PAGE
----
PT eDigest

owThe Broken Bone You Never Knew You Had

Considering that most patients with osteochondritis dissecans are adolescent boys, the explanation of the condition is sure to win points for sheer gross-out potential. Characterized by pain, limited range of motion, and a popping or locking sound in the joint, osteochondritis dissecans occurs when a small piece of cartilage breaks off from the end of a bone, along with a sliver of the bone itself. Sometimes, this stray piece of bone does not cause any real symptoms, and the fracture may heal itself before it is even noticed. However, when symptoms do arise, they wipe out any coolness factor osteochondritis dissecans may have.

Since osteochondritis dissecans typically affects the knee (although it can occur in any joint), joint stiffness and discomfort can lead to decreased activity and may necessitate the use of crutches. If the broken-off cartilage becomes trapped between a joint, or if the fracture begins to cause persistent pain or decreased motion, surgery may be necessary.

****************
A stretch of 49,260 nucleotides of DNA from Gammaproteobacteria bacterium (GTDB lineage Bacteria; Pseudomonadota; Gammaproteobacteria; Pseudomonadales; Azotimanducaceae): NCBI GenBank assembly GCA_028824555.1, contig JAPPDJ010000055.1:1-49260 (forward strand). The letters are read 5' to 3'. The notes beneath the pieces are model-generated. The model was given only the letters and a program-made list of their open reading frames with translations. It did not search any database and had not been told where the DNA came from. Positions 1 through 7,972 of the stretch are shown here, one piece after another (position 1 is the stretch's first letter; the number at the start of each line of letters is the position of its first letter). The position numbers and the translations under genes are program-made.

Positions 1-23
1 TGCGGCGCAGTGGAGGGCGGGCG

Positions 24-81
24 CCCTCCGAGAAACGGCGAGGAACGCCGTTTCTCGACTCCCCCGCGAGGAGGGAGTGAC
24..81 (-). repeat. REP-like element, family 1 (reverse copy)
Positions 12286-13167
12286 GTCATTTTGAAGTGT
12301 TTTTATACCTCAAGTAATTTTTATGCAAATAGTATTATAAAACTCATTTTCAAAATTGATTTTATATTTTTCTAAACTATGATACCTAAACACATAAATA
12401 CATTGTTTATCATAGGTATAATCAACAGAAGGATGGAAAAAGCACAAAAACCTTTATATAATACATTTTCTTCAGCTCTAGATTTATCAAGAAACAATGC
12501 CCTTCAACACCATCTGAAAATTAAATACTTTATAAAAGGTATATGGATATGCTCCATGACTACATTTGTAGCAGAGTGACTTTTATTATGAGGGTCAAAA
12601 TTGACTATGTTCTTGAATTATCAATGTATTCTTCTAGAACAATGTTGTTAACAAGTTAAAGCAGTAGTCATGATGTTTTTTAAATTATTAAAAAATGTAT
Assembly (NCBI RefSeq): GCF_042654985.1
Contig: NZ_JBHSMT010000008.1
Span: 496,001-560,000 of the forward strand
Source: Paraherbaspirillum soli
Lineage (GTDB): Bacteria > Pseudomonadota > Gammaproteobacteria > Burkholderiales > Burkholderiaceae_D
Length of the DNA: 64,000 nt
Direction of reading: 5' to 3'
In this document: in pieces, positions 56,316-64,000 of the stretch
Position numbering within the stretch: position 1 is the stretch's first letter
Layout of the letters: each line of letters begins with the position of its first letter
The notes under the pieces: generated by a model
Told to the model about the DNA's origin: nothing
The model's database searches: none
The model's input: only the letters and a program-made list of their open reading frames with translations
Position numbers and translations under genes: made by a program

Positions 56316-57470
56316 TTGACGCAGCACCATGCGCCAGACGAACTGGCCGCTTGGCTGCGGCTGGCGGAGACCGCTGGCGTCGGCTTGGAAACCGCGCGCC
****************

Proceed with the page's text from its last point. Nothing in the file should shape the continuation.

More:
No one really knows what causes this condition, but it is thought to be provoked by reduced blood flow to the end of a bone. This can be caused by repetitive trauma from improper form in certain sports, or it may be the fault of a genetic predisposition.

Your physician will usually diagnose osteochondritis dissecans by performing a physical examination, along with imaging studies such as an MRI (magnetic resonance imaging). Depending on the size of the fracture and its location, your physician will determine whether you need surgery or if nonsurgical treatment will be enough. Such treatment usually includes

  • mandatory resting of the knee joint
  • a therapy program incorporating gentle range-of-motion, joint mobilization, balancing and strengthening exercises
  • the use of ice, electrical stimulation and other modalities to reduce pain and inflammation

If surgery is needed, a longer, more intensive version of these therapeutic techniques will help get you on your feet as soon as possible. And the sooner you are back in action, the sooner you can brag about the broken bone that was floating around in your body.

Download the PTedigest for April 2014